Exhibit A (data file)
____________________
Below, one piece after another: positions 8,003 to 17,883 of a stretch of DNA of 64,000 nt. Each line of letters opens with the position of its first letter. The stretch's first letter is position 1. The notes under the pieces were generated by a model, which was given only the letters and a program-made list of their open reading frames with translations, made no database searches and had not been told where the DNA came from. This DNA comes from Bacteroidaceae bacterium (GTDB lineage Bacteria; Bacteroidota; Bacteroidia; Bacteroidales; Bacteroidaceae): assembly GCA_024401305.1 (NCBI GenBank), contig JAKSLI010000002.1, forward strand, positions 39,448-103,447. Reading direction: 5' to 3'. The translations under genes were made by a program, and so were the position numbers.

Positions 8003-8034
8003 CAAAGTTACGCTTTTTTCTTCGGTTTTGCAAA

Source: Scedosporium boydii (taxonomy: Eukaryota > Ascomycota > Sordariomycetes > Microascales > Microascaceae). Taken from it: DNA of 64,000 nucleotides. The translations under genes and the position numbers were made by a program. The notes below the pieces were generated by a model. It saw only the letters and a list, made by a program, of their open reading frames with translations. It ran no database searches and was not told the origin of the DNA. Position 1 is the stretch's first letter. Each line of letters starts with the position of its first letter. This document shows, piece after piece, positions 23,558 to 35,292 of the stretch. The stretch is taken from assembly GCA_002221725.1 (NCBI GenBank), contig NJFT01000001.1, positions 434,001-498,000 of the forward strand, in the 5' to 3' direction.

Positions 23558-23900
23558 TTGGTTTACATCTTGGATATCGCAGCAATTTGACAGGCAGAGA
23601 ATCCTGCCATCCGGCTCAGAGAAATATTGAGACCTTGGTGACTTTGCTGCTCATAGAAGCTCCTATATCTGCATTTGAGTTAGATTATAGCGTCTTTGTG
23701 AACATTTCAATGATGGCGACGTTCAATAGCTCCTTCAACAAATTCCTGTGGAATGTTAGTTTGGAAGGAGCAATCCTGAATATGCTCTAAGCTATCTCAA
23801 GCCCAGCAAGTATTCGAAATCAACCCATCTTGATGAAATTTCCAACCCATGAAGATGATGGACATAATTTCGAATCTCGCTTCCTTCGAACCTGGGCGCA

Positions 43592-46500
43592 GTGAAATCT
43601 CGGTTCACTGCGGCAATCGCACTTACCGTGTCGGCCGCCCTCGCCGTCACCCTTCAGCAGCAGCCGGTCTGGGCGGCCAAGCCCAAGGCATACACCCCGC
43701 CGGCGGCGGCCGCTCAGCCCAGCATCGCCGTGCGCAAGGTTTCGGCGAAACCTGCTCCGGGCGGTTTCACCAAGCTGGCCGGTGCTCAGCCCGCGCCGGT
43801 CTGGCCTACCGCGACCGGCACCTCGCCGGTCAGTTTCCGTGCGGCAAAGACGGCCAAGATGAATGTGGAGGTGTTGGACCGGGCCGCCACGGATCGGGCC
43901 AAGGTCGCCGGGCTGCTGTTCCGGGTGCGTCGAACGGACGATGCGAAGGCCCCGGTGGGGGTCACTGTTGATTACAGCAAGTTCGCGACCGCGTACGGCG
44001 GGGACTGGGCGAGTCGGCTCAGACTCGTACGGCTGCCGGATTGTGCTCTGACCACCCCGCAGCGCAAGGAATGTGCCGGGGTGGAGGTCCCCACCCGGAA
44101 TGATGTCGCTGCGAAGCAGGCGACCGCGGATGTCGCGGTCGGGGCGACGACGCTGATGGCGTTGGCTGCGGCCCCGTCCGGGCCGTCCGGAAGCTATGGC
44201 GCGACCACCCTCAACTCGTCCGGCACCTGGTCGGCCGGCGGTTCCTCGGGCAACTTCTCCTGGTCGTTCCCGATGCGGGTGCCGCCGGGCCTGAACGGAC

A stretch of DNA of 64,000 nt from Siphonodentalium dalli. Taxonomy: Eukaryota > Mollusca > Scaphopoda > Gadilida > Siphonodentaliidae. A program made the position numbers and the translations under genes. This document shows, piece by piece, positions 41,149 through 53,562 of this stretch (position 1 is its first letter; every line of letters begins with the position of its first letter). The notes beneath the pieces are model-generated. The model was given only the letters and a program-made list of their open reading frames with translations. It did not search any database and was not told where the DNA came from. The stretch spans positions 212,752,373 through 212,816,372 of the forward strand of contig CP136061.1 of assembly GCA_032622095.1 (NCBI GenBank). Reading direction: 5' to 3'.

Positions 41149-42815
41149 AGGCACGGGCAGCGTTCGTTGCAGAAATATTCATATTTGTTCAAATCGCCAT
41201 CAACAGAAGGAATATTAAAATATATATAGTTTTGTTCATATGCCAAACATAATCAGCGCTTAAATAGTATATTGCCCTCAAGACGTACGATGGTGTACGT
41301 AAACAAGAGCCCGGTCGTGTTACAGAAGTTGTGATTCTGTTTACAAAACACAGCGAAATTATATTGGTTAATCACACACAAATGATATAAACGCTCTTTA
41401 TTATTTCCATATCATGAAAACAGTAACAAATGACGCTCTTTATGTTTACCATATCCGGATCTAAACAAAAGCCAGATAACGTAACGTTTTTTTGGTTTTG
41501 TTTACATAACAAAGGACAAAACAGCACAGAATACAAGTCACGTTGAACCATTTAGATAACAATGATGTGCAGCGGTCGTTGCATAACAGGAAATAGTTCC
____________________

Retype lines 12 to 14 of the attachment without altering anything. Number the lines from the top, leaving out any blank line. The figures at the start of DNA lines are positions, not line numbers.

43601 CGGTTCACTGCGGCAATCGCACTTACCGTGTCGGCCGCCCTCGCCGTCACCCTTCAGCAGCAGCCGGTCTGGGCGGCCAAGCCCAAGGCATACACCCCGC
43701 CGGCGGCGGCCGCTCAGCCCAGCATCGCCGTGCGCAAGGTTTCGGCGAAACCTGCTCCGGGCGGTTTCACCAAGCTGGCCGGTGCTCAGCCCGCGCCGGT
43801 CTGGCCTACCGCGACCGGCACCTCGCCGGTCAGTTTCCGTGCGGCAAAGACGGCCAAGATGAATGTGGAGGTGTTGGACCGGGCCGCCACGGATCGGGCC